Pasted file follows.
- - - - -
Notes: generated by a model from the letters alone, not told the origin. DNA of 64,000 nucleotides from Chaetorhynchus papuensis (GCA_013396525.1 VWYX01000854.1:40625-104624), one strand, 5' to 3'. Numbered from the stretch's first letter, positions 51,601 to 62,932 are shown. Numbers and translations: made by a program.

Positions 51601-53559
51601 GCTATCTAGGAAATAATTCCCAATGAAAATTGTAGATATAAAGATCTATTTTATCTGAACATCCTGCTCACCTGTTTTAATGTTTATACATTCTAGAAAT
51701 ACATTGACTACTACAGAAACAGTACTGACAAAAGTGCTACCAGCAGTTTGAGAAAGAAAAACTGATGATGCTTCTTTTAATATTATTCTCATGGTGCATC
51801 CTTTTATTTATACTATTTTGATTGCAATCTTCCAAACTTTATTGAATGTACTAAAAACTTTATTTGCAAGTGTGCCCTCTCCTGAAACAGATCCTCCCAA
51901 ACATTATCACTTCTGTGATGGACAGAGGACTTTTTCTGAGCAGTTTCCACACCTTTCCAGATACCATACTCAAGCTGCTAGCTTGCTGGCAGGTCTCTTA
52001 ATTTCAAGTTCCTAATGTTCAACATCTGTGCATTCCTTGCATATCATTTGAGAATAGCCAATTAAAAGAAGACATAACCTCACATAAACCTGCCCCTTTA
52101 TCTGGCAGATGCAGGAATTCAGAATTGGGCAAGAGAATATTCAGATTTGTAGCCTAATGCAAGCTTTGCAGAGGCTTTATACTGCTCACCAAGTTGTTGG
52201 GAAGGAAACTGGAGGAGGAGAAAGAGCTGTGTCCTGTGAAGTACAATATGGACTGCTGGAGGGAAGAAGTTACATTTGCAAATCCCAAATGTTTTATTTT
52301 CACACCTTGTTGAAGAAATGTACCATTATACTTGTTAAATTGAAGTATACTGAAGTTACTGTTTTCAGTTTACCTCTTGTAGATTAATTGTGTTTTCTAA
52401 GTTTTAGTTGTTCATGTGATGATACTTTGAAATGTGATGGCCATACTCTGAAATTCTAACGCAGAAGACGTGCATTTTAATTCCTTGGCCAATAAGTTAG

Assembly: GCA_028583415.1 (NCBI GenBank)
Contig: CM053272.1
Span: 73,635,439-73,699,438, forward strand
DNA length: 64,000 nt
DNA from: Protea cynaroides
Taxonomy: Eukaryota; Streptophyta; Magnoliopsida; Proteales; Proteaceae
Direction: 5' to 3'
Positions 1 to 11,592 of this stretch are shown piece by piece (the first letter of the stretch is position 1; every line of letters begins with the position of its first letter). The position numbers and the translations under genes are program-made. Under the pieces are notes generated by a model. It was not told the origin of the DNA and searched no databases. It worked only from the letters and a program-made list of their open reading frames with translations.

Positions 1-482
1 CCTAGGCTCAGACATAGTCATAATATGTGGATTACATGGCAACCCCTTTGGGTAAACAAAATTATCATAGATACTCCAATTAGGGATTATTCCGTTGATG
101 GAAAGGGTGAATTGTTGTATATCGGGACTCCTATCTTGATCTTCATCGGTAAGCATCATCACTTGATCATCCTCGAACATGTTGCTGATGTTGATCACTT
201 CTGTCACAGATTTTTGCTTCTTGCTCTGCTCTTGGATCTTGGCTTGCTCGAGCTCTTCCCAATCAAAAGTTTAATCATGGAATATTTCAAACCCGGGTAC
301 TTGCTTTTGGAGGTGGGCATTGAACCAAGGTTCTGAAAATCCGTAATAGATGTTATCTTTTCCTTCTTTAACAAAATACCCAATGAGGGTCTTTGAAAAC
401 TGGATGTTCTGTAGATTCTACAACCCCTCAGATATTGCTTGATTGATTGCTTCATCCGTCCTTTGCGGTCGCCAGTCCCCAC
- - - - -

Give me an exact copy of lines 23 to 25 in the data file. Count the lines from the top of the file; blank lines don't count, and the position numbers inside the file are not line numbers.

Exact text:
201 CTGTCACAGATTTTTGCTTCTTGCTCTGCTCTTGGATCTTGGCTTGCTCGAGCTCTTCCCAATCAAAAGTTTAATCATGGAATATTTCAAACCCGGGTAC
301 TTGCTTTTGGAGGTGGGCATTGAACCAAGGTTCTGAAAATCCGTAATAGATGTTATCTTTTCCTTCTTTAACAAAATACCCAATGAGGGTCTTTGAAAAC
401 TGGATGTTCTGTAGATTCTACAACCCCTCAGATATTGCTTGATTGATTGCTTCATCCGTCCTTTGCGGTCGCCAGTCCCCAC